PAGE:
Varsity Blues, which was made by MTV Productions in 1999, was a hit when it came out in a very MTV kind of way. The soundtrack featured hits by ‘90s legends like Green Day, Collective Soul, Third Eye Blind and — most famously — Foo Fighters, with the band’s hit song “My Hero” fitting right in with the movie’s triumphant moments. 

As a movie though, it’s held up remarkably well. The football scenes are exciting, and the whole production is a who’s who of young Hollywood stars of the late ‘90s. It features early roles for Paul Walker, Ali Larter and James Van Der Beek, who was still at the height of his Dawson’s Creek TV stardom. And the bad guy is Jon Voight in one of his most despicable and over-the-top roles in a career that’s full of them. It’s streaming on Paramount+, and it’s very much worth your time.

All the Right Moves (1983)

Tom Cruise (center, #33) in All the Right Moves. Photo Courtesy: 20th Century Fox Film Corp./Everett Collection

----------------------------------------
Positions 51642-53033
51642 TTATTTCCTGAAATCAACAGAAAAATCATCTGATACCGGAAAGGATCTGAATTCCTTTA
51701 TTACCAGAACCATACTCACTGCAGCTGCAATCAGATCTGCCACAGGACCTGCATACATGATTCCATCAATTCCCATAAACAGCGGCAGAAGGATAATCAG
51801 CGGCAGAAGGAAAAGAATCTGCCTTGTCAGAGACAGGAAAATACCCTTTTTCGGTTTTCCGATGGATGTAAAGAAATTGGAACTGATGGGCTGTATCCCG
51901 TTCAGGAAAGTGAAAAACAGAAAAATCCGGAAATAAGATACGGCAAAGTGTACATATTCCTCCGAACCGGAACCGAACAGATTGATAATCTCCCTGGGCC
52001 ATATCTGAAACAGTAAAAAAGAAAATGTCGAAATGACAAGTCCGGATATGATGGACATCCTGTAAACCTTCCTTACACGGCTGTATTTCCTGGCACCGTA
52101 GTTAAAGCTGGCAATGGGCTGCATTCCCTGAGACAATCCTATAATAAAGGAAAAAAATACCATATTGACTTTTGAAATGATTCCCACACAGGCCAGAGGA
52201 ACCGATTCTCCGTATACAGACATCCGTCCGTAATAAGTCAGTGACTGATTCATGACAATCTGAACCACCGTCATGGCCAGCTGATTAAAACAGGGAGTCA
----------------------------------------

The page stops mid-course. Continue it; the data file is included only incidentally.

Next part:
All the Right Moves was one of the early breakout performances by Tom Cruise in the ‘80s. It’s streaming on Starz. It gets a lot less attention than Risky Business, which came out the same year, but shows Cruise at his most charismatic nonetheless. He plays a high school defensive back who’s trying to get a college scholarship, but finds himself blackballed by his coach (Craig T. Nelson, who would go on to star as a football coach on the hit sitcom Coach in 1989). 

The movie definitely capitalizes on the cultural popularity and ubiquity of high school football in the U.S. It’s immediately understood that football is at the center of what happens in the small Pennsylvania town where it’s set — and it’s also immediately clear that football might be the only way out for Cruise’s Stefen Djordjevic if he doesn’t want to spend the rest of his life working at the local mill.  

North Dallas Forty (1979)

Nick Nolte (left) and Cliff Frazier in North Dallas Forty. Photo Courtesy: Paramount/Everett Collection